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In this competition, no one wins.
One nuclear power station’s internship opportunity somehow turned into a chance to become the Czech Republic’s next top swimsuit model.
According to CNN, Czech power plant CEZ’s Temelín station staged a social media swimsuit contest to determine which of its 10 candidates would win a two-week internship with the company. The contest for “Miss Energy 2017” featured photos of 10 high school graduates in two-piece bikinis and hard hats (in the Czech Republic, students ages 6-15 go complete primary education, and secondary education is completed four years after).
“We think photographs are very tasteful,” the company wrote in a comment on the post, which has since been deleted. “The combination of beauty and the industrial environment gives an interesting result.”
A spokesperson for CEZ told the Independent that the company offers an estimated 900 internships and trips for students annually. Ostensibly, the winner of this specific contest would have the ability to choose her internship based upon her preferences—so, if she was interested in journalism, her two weeks could have been spent in the press office.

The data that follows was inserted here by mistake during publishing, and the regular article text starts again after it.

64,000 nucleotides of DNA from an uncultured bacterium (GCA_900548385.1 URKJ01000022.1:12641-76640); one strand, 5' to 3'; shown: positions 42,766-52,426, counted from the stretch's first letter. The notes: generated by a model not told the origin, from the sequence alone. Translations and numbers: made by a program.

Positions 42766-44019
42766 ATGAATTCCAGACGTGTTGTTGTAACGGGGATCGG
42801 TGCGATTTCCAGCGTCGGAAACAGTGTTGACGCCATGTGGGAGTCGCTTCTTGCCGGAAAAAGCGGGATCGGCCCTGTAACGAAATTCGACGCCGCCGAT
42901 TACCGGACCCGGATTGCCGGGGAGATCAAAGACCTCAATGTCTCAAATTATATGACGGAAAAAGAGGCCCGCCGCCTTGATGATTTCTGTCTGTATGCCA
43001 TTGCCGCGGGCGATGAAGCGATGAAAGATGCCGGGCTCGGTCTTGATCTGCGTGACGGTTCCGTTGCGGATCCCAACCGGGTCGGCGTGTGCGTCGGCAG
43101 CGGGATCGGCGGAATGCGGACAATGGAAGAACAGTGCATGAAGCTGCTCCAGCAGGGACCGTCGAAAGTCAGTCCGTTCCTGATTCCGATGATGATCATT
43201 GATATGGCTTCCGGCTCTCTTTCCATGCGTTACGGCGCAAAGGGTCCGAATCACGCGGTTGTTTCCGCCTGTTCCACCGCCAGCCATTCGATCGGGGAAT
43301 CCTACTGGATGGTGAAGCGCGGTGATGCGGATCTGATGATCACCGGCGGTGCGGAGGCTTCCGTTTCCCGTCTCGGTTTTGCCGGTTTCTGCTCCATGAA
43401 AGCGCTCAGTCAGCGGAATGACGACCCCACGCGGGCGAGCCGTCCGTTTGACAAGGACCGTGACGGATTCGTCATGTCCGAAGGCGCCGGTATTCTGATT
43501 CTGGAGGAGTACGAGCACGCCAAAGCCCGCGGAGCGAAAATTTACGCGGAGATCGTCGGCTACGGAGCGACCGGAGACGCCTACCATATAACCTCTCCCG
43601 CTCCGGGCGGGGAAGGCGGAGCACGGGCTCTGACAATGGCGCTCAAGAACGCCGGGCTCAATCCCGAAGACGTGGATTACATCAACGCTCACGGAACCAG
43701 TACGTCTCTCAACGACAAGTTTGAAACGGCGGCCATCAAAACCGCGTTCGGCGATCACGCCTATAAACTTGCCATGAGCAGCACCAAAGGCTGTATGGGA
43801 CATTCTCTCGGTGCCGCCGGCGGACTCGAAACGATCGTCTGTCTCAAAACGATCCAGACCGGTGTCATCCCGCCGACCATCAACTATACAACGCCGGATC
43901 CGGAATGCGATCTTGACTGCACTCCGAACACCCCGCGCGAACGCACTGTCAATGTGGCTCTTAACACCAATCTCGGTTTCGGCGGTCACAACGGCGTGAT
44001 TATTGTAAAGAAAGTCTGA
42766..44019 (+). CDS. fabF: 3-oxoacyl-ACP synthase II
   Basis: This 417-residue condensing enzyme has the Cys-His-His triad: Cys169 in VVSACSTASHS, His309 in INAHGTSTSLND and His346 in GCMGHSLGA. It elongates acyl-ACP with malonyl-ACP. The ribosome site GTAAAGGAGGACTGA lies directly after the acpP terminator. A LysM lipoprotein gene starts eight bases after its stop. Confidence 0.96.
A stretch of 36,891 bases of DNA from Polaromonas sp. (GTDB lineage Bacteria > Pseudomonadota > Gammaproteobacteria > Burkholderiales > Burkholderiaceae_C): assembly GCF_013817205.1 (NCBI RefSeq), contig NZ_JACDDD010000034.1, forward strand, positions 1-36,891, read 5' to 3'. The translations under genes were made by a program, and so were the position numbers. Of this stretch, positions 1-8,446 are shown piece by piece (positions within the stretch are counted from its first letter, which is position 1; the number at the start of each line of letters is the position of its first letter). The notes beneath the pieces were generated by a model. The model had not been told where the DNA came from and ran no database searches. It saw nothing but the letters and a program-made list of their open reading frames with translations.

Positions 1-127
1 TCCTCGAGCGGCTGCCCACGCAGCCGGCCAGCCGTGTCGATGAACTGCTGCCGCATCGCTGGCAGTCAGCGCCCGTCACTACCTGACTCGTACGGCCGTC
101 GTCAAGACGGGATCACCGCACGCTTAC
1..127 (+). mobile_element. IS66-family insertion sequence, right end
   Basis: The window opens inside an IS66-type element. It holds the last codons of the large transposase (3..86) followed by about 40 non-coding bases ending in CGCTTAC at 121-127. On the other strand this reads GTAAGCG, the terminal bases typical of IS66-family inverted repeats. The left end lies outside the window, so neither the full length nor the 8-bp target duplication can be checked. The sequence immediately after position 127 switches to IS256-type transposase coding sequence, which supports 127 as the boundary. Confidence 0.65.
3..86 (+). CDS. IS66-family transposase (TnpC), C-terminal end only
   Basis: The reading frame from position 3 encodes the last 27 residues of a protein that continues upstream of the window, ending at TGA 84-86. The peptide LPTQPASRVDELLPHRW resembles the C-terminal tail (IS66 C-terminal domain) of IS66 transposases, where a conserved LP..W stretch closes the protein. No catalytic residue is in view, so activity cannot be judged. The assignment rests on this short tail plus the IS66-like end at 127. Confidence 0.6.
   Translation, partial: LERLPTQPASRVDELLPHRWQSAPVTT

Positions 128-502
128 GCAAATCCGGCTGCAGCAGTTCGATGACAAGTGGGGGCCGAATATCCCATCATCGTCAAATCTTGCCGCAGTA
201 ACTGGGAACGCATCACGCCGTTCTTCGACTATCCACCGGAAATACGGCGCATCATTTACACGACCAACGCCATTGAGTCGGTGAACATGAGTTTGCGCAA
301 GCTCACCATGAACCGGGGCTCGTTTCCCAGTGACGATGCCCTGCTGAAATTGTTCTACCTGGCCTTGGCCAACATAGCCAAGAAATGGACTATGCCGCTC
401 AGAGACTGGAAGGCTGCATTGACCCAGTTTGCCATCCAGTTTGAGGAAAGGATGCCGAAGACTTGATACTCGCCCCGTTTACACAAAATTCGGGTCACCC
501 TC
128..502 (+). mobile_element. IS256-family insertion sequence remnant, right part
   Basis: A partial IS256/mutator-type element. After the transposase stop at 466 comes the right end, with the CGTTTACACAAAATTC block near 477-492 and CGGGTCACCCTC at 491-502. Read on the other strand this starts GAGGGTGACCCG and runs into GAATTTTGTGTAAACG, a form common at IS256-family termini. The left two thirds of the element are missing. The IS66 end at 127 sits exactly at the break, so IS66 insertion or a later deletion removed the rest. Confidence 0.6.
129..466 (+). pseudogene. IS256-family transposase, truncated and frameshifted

“In these cases, [we] promote specific issues (mainly corporate social responsibility). In this case, the participants of the Czech beauty contest Maturantka Roku, translated as the Graduate of the Year were photographed in the environment of the Temelin power plant,” the spokesperson said.
While an argument could be made that a nuclear power plant is subverting sexist stereotypes by showing that women can be both attractive and smart, the argument folds under the basic premise of the contest: 10 women are judged simply for their physical attractiveness for an opportunity that has absolutely nothing to do with how they look—that is, unless the two-week training is less of an internship and more of an opportunity to be office “eye candy.”
Facebook users showed little mercy in sharing their criticism over the swimsuit competition.
“You’re one of the worst examples of science I’ve seen in my whole scientific life,” one user wrote, reviewing the company on Facebook.
“This is not about being a liberal, a conservatist [sic], a feminist or whoever. Seriously, if you think that the internship in a field of engineering should be given to the prettiest person you are a complete moron,” another shared.
Two days after posting the contest, CEZ apologized on Facebook for the pageant and wrote that all 10 women would be offered internships.
“The purpose of the competition was to promote technical education. But if the original vision raised doubts or concerns, we are very sorry,” the company’s post read.
Samantha Grasso is a former IRL staff writer for the Daily Dot with a reporting emphasis on immigration. Her work has appeared on Los Angeles Magazine, Death And Taxes, Revelist, Texts From Last Night, Austin Monthly, and she has previously contributed to Texas Monthly.